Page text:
How to create a Bash alias

Do you often find yourself typing a long command on the command line or searching your bash history for a previously typed command

3 min read
By myfreax
How to create a Bash alias
How to create a Bash alias

How often do you find yourself typing a long command on the command line or searching the bash history for a previously typed command?

If you answered yes to all of these questions, you'll find bash aliases handy. Bash aliases allow you to set up easy-to-remember shortcut commands for long commands.

The Bash alias is essentially a shortcut that saves you from having to remember long commands and eliminates a lot of typing when using the command line.

For example, you can set a shortcut to tgz for the alias of the tar -xvfz command. This tutorial shows you how to create bash aliases to improve your productivity on the command line.

In bash, creating an alias is very simple. This is the syntax for creating an alias by alias alias_name="command_to_run".

alias alias_name="command_to_run"

The alias keyword is used to create bash aliases. This is followed by the name of the declaration alias, followed by an equal sign and the command you want to run.

Commands need to be enclosed in quotation marks and have no spacing around the equals sign. Each alias needs to be declared on a new line.

The ls command is probably one of the most commonly used commands on the Linux command line. I usually use the ls command with the -la option to list all files and directories, hidden files and directories in long list format.

Now let's create the bash alias ll for the ls -al command, which will become a shortcut to the ls -la command. Create bash alias by running the command alias ll="ls -la" on your terminal.

alias ll="ls -la"

Now, if you type ll in the terminal, you will get the same output as if you typed ls-la.

ll aliases created using the alias command are only available for the current shell session. If you exit a shell session or open a new session from another terminal, the alias ll is not available.

To make an alias persistent, you need to declare it in a ~/.bash_profile or ~/.bashrc file. If you are using Zsh, the corresponding configuration file is ~/.zshrc.

Use your favorite text editor. In this tutorial, we will open the file ~/.bashrc using vim.

vim ~/.bashrc
# Aliases # alias alias_name="command_to_run" # Long format list alias ll="ls -la" # Print my public IP alias myip='curl'
~ /.bashrc

You should use an easy-to-remember name for the alias. We suggest you annotate for future reference. When you are done, save the file and exit vim.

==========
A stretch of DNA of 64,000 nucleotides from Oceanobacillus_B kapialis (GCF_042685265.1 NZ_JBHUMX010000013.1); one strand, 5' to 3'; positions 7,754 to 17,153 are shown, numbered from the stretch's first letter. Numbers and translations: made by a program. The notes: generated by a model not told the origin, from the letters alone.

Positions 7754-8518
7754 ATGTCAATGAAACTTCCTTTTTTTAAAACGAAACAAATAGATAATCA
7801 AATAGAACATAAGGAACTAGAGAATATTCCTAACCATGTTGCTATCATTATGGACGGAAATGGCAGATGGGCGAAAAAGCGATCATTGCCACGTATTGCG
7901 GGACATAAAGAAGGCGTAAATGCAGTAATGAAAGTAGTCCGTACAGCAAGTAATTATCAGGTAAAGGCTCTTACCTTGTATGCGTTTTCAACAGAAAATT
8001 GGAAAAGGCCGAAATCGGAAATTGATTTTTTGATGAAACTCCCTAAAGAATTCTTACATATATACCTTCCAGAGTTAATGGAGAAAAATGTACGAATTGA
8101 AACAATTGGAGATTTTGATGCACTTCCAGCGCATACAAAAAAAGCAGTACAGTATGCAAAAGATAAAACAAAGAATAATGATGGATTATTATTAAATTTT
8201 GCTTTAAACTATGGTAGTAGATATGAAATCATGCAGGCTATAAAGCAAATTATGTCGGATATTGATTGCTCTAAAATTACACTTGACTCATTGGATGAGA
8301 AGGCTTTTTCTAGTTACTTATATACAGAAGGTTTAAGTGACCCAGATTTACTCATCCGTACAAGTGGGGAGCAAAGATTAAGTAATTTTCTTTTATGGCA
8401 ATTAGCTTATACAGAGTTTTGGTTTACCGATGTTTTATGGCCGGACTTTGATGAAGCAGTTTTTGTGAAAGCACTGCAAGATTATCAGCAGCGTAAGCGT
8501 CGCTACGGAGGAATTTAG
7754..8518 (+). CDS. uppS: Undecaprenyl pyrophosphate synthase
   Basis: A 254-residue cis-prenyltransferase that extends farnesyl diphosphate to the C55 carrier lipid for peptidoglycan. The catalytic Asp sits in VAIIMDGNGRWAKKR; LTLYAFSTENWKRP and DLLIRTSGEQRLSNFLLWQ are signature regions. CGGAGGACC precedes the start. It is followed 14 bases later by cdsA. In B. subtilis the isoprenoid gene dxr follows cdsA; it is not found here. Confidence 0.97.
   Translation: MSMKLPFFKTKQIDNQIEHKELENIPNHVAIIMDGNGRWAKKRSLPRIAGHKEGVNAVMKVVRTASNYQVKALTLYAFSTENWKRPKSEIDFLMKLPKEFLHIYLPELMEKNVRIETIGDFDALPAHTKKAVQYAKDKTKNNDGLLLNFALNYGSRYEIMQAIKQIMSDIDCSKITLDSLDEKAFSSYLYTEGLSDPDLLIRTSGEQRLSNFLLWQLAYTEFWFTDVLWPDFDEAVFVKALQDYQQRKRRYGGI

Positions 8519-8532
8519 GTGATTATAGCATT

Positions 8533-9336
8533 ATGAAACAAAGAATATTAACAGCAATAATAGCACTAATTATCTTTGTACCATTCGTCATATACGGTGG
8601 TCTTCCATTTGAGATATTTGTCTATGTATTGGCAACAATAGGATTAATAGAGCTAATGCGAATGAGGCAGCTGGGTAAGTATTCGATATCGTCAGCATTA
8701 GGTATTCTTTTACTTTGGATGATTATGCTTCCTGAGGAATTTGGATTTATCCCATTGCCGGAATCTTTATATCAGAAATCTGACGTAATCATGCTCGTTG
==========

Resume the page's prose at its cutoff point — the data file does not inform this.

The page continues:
Now that we have modified the Bash configuration file, we need to load the bash configuration file into the current session to make the alias available for the current shell session. Run the source ~/.bashrc command.

source ~/.bashrc

As you can see, creating a simple bash alias is quick and easy. If you want to make.bashrc more modular, you can store the alias in a separate.bash_aliases file.

Finally, use the source command in the ~/.bashrc file to load the.bash_aliases file.

# ~/.bashrc: executed by bash(1) for non-login shells.
source .bash_aliases

Bash alias parameter

Sometimes you might want to create an alias that takes one or more arguments, which is where you need to use the bash function. The syntax for creating bash functions is very simple. They can be declared in two different formats.

To pass any number of parameters to a bash function, you simply run the function with the parameters after the function name, separated by Spaces.

In the function, you can use the format $1, $2, $3 to get the parameters specified when running the function, 1.... 100 corresponds to the position after the parameter function name. The $0 variable is reserved for the function name.

function_name () {

function function_name {

Now create a simple bash function mkcd, which will create a directory with its parameters, and then run the cd command to switch to that directory.

mkcd ()
  mkdir -p -- "$1" && cd -P -- "$1"
~ /.bashrc

As with creating the alias, you also need to run source ~/.bashrc to load the mkcd function after adding the function to the ~/.bashrc file.

Now, run the mkcd function, and mkcd will automatically create the directory and switch to it.

source ~/.bashrc
mkcd new_directory

If you want to know what is -- && here's a short explanation.

Make sure you don't accidentally pass extra parameters to the command. && ensures that the second command is only run if the first command succeeds.

By now, you should have a good understanding of how to create bash aliases and functions, which will make it easier and more efficient for you to use on the command line.

If you have any questions or feedback, please feel free to comment.